gluster volume start testvol
gluster volume info
to verify that it works. You can remove this volume, later on, by typing:
gluster volume stop testvol
gluster volume delete testvol
Mount the volume locally
We’ll now mount the volume, locally, from the server itself. Create a mount point using:
Use the command:
mount.glusterfs 192.168.0.100:/ testvol /mnt/glusterfs
to mount it. Type:
echo “It works” > /mnt/gluster/test. txt
…then browse to the mount point to check it works.
Mount the volume remotely
On a client machine, install the GlusterFS client packages (sudo apt-get install glusterfs-client on Ubuntu). Create a mount point and mount the GlusterFS volume with:
sudo mount.glusterfs 192.168.0.100:/testvol /mnt/gluster
Mount on startup
Make the mount permanent on any client machine by adding it to /etc/fstab.
As root, open /etc/fstab in a text editor, and add the line:
192.168.0.100:/testvol /mnt/gluster glusterfs defaults,_netdev 0 0
Share over NFS
Recent versions of GlusterFS automatically enable NFS access to volumes. To make it work, you need to add the portmap package to the server. Then, you can mount the volume using NFS by adding a mount point:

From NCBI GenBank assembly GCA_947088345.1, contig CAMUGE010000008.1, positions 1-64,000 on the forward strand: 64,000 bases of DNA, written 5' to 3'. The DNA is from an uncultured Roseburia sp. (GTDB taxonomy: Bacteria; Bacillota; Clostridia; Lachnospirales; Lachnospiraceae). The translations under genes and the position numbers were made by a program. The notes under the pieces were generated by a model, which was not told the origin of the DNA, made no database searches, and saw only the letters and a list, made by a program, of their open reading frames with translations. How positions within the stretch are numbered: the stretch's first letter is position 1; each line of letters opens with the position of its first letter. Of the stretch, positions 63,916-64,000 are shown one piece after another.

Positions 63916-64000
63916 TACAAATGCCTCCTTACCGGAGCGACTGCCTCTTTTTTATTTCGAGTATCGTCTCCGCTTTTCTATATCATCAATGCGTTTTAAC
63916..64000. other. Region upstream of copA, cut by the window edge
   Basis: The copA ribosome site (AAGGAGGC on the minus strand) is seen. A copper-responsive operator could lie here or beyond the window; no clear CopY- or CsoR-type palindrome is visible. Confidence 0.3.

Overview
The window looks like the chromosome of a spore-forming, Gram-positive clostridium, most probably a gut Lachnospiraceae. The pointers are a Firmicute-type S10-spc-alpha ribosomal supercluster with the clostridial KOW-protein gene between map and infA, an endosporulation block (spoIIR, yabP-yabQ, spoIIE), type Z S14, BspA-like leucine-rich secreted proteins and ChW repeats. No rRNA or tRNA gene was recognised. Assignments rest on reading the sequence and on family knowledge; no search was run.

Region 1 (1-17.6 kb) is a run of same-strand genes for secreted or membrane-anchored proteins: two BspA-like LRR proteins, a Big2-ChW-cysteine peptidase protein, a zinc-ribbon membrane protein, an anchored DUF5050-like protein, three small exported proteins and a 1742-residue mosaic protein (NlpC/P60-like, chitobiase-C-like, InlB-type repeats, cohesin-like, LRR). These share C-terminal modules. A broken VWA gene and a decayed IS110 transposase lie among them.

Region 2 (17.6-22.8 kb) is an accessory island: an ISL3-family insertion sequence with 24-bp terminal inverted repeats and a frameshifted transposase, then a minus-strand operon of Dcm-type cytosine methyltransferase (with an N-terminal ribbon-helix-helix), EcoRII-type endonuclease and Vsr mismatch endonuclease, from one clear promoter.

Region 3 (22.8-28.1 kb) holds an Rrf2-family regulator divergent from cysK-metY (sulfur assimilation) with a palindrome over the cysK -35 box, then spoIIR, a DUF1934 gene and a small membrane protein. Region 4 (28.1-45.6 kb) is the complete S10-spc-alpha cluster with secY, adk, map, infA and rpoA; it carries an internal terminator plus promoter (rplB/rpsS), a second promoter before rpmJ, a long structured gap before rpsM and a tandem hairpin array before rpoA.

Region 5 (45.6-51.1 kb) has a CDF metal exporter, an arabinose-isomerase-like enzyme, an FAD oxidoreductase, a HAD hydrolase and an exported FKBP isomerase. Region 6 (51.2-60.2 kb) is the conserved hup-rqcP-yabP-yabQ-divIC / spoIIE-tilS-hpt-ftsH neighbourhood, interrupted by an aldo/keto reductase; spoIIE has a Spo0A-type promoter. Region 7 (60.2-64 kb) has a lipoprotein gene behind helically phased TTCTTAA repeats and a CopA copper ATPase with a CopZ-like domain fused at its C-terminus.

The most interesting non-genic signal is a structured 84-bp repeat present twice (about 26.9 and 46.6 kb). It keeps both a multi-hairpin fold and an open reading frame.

sudo mkdir /mnt/nfsgluster
and then typing
sudo mount -t nfs 192.168.0.100:/ testvol /mnt/nfstest/ -o tcp,vers=3
To make a client mount the share on boot, add the details of the GlusterFS NFS share to /etc/fstab in the normal way. For our example, add the line:
192.168.0.100:7997:/testvol / mnt/nfstest nfs defaults,_netdev 0 0
Add second server
Begin by setting up a new server, as shown in the earlier steps. Give the new server an IP address such as 192.168.0.101. Note that you can run these commands on any GlusterFS server. Type:
gluster peer probe 192.168.0.101
and then type
gluster peer status
to check the status of the new server.
Edit hosts file
Admin can be carried out from any Gluster server, so add the servers to the hosts file of your admin machine if you prefer to work with names rather than IP addresses. For example, edit /etc/hosts with a text editor, and add a line such as 192.168.0.100 server1 for each server.
Add storage volume (distributed)
Add a distributed volume to the system by typing:
gluster volume create test-volume 192.168.0.100:/storage1 192.168.0.101:/storage2
Note that on a setup like this, a single server becoming damaged or unavailable is going to lead to a major loss of files.
Add storage volume (duplicated)
To create a duplicated volume, for redundancy, type:
gluster volume create test-volume replica 2 192.168.0.100:/storage1 192.168.0.101:/storage2
To create a volume that is both duplicated and distributed, type:
gluster volume create test-volume replica 2 192.168.0.100:/ storage1 192.168.0.101:/ storage2 192.168.0.100:/storage3 192.168.0.101:/storage4